Hepi Mita/Las Vegas Sun
Friday, July 4, 2008 | 10:48 p.m.
Chuck and Carol Coleman first experienced the fireworks in 1994. But it wasn't on the Fourth of July. It was in October.
And it wasn't an actual pyrotechnics show that stirred the couple. It was Chuck, on a white horse (rented), in a suit of armor (also rented), onstage at Hills Park during a show by what was then called the Nevada Symphony Orchestra. Chuck and Carol had been dating for six months when he decided to propose, with some costumed, equine and symphonic assistance.
"I'd been riding horses all my life and knew a guy who owned a stable in North Las Vegas, so I borrowed a horse and got this suit of armor," Chuck said a couple of hours before the Las Vegas Philharmonic's 10th Star Spangled Spectacular concert and fireworks show at Hills Park in Summerlin. Carol, seated on a blanket next to her husband of 13 years, added, "He had told me he couldn't make the show because he had to help a friend move, so I came out here with some friends to watch the show without him."
Not quite. Chuck arranged with event organizers to approach the stage on horseback and deliver his proposal. "I have traveled miles and miles," he stated as the orchestra boomed dramatic Renaissance-themed music. Then he called out Carol's name while still concealed by the hooded mask.
"I thought I'd won the raffle," she said.
But then friends sprinkled throughout the audience -- many of whom were on hand just to see this theatrical proposal -- held up signs reading, "Say Yes."
"I said 'yes!'" Carol said, laughing. "It worked. We've been together ever since."
The Colemans were the first in the gate for the holiday show and sat right up front for the Phil's powerful performance.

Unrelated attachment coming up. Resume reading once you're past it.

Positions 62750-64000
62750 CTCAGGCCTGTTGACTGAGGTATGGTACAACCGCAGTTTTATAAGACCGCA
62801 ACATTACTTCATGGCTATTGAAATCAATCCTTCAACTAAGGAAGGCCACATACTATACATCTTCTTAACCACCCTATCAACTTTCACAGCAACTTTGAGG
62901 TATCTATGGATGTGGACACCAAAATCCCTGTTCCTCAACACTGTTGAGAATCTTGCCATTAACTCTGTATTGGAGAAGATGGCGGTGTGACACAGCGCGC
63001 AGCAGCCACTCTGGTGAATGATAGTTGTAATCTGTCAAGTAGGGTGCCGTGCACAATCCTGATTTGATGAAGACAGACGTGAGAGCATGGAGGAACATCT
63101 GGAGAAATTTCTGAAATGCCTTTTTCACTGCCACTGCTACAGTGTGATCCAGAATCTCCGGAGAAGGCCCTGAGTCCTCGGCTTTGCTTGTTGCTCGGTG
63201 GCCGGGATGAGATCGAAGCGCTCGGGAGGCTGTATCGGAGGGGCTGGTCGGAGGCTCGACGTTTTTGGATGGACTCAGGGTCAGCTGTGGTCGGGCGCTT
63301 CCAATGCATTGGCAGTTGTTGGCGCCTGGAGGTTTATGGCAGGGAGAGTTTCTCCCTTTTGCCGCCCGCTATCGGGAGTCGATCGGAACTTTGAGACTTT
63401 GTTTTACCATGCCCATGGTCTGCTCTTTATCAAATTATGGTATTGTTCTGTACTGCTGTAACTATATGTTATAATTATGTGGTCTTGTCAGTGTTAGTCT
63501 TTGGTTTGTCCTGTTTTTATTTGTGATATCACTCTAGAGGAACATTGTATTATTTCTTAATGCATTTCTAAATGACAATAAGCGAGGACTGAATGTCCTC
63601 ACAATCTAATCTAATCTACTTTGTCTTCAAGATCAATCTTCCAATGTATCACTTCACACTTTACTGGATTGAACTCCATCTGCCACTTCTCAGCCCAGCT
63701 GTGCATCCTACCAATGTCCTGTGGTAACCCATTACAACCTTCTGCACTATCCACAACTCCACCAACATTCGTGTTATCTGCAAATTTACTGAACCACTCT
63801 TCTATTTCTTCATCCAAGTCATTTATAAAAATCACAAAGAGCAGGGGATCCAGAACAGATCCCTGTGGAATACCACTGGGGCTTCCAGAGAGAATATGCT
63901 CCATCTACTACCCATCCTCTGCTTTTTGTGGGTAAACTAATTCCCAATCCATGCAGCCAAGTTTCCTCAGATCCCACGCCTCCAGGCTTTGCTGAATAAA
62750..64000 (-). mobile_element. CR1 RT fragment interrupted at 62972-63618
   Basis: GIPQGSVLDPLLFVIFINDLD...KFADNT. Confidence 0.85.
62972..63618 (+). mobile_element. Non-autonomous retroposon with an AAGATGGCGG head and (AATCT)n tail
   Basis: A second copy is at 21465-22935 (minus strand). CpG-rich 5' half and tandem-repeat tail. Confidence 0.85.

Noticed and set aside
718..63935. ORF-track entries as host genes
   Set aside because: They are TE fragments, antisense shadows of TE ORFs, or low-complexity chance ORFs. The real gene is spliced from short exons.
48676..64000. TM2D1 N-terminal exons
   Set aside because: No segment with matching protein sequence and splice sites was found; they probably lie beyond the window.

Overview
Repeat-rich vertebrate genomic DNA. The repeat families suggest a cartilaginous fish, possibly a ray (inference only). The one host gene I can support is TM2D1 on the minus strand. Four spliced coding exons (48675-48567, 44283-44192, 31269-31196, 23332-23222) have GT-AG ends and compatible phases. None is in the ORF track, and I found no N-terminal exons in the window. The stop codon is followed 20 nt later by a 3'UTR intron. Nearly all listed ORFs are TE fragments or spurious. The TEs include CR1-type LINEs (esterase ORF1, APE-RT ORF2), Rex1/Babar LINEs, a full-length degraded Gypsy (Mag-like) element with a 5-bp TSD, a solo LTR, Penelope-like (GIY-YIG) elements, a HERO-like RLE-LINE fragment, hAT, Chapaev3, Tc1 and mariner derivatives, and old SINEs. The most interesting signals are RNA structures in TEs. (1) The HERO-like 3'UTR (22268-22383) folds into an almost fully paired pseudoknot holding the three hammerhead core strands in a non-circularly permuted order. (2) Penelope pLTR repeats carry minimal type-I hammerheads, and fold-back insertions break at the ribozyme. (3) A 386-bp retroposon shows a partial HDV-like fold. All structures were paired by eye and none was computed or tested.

"We were here a half-hour before the gates opened," Chuck said. "We come every year. It has a lot of nostalgia for us."
July 4 Special Section
- On the Strip, holiday is another reason to party
- For professional pyros, it's all in a day's work
- 5 casinos set the Valley's sky ablaze
- Free holiday concert rocks Fremont district
- Anthem Hills residents gather for holiday celebration
- Summerlin holiday parade draws 35,000
- Boulder City residents, politicians turn out for Damboree
- Web site, Damboree unite Boulder City alums
- County offers swimmers a holiday freebie
As they say, the spark is still there.
More from the show:
-- Former Phantom - Las Vegas Spectacular lead Brent Barrett sang four songs -- "Something's Coming," "All I Care About is Love," "They Call The Wind Mariah," and "Here's To the Heroes" -- before flying out Saturday morning to rehearse Dirty Rotten Scoundrels, in which he will perform for two weeks this summer. Barrett has no plans to leave Vegas -- he still owns a home in the Lakes -- and will headline a Pops show at UNLV's Ham Hall on March 21. It is not out of the question that he could one day return as the Phantom in Vegas, as Equity contracts run for one year. If he's still here and there's an opening ... Just a thought, a hypothetical there.
-- The night was remarkably pleasant, but it was really warm before the sun set. And what happens to a classical acoustic instrument in high temperatures? "It goes sharp," said harpist Tara Skouson. "Actually, we both go sharp. When the others are taking their little breaks, I am tuning up."
-- In 10 years and 11 shows, the orchestra has never seen the Zambelli Internationale fireworks show, which is set off high above and behind the partially enclosed stage. "I tried leaning back and craning my neck last year," said Las Vegas Philharmonic Conductor and Music Director David Itkin. "I couldn't see anything."
-- The program featured the music of George M. Cohen and a grand finale highlighted by Tchaikovsky's "1812 Overture."
-- Odd sightings: MGM Mirage exec and longtime communications guru Alan Feldman in Bermuda shorts, Channel 8 weather anchor Sherry Swensk in a bright red top, Mayor Oscar Goodman in a tan pinstriped suit and Rep. Shelley Berkley in white cargo pants and a blue top emblazoned with dozens of little American flags.